I don’t actually think it is in the interests of feminism or the pro-choice movement to cling so rigidly to outdated notions of “life.” It no longer helps our cause to try to argue that the fetus is not “life.” The reason for this, as people have noted, is that technological advances, like sonograms, where you can see feet on a fetus in the first trimester, have made those claims clearly and patently hollow to even ardently pro-choice people who have seen the black and white staticky fuzziness take shape into human form. How can we possibly claim that the moving creature, with feet and toes that we can see, is not “life”?
It seems to me that the pro-choice movement doesn’t need to cling to these ideas, or this rigid ’70s-era idiom, to make its central argument acceptable to the larger public. The idea that a woman should control her reproductive choices is still a vivid and moral one even to a population that understands full well that a fetus is a baby-in-progress.
Can we admit that a woman has the right to choose, while also acknowledging what we see on sonograms? Can we say “embryos” and “fetuses” do represent some form of “life” without conceding a woman’s absolute control over the womb that bears them? A person who has had an abortion knows, and in fact has always known, and experienced very intimately this charged ambiguity: An unborn fetus that is wanted is a “baby,” and an unborn fetus that is not wanted is a “fetus.”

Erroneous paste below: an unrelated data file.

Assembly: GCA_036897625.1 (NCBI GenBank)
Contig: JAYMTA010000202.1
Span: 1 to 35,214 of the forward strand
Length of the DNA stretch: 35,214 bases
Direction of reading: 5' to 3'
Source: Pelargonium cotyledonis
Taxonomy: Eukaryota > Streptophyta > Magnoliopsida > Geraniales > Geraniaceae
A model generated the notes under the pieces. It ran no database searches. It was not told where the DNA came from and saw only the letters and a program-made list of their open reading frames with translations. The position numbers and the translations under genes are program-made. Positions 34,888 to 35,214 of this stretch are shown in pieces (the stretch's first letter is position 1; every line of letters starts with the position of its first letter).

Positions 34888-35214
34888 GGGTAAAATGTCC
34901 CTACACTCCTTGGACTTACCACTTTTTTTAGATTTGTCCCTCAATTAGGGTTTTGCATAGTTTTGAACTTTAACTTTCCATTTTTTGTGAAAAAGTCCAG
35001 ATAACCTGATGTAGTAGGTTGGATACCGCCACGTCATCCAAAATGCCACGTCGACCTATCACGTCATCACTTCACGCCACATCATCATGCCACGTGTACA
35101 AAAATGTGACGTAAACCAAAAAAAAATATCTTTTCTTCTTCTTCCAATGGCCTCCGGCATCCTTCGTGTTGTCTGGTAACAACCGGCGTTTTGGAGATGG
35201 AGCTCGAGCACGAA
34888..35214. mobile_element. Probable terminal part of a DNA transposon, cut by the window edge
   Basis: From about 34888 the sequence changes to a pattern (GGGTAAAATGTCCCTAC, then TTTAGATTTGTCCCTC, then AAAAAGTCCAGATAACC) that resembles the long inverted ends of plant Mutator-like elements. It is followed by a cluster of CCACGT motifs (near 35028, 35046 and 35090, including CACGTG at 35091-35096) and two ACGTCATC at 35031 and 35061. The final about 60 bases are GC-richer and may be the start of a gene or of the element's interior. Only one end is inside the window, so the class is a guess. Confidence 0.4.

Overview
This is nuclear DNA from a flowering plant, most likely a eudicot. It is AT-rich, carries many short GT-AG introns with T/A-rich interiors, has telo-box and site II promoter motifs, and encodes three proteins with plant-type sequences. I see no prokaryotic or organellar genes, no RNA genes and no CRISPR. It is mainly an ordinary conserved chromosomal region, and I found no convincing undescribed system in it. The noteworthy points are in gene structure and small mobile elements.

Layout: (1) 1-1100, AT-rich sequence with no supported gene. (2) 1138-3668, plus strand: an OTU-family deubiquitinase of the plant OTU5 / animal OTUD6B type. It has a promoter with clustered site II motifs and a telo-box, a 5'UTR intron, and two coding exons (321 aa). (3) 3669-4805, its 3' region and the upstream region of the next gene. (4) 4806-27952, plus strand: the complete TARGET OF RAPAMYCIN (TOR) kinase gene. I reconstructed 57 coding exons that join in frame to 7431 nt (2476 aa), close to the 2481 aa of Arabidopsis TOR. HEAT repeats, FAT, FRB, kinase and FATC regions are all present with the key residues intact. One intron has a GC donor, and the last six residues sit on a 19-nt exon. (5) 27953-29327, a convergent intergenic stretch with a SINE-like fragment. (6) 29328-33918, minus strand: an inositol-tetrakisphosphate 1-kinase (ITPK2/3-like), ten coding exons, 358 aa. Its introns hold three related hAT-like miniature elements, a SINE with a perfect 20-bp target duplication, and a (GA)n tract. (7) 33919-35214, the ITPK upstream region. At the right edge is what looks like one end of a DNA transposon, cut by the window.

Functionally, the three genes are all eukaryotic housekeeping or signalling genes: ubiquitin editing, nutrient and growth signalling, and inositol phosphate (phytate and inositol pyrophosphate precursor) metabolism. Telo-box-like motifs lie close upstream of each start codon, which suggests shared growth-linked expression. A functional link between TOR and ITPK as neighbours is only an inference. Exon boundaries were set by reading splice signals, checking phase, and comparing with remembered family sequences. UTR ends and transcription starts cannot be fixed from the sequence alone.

I think the new technologies, and the new demographic realities, in which unwed mothers need protections, demand a more imaginative, honest rhetoric. Paradoxically, I think in the long run it will only help the ongoing fight for reproductive rights, to evolve with the times, to trailblaze a way of thinking that encompasses the ambiguities we know, and can see, are there.
In other words, let's embrace the truth that what we're killing are babies... and to hell with those who think this is a bad thing.
Let's embrace baby killing and be proud about it.
We're pro-killing of innocent humans and we'll be in your face about it.
And if you're not on board with that openness, then clearly you're a fanatic and a radical and in fact, immoral.
The sentence I bolded above in the excerpt tells the tale. Controlling her reproductive choice (killing her unborn child) is a vivid and moral choice. And if you see a problem with that thinking, you must, logically, be immoral.
Welcome to wickedness.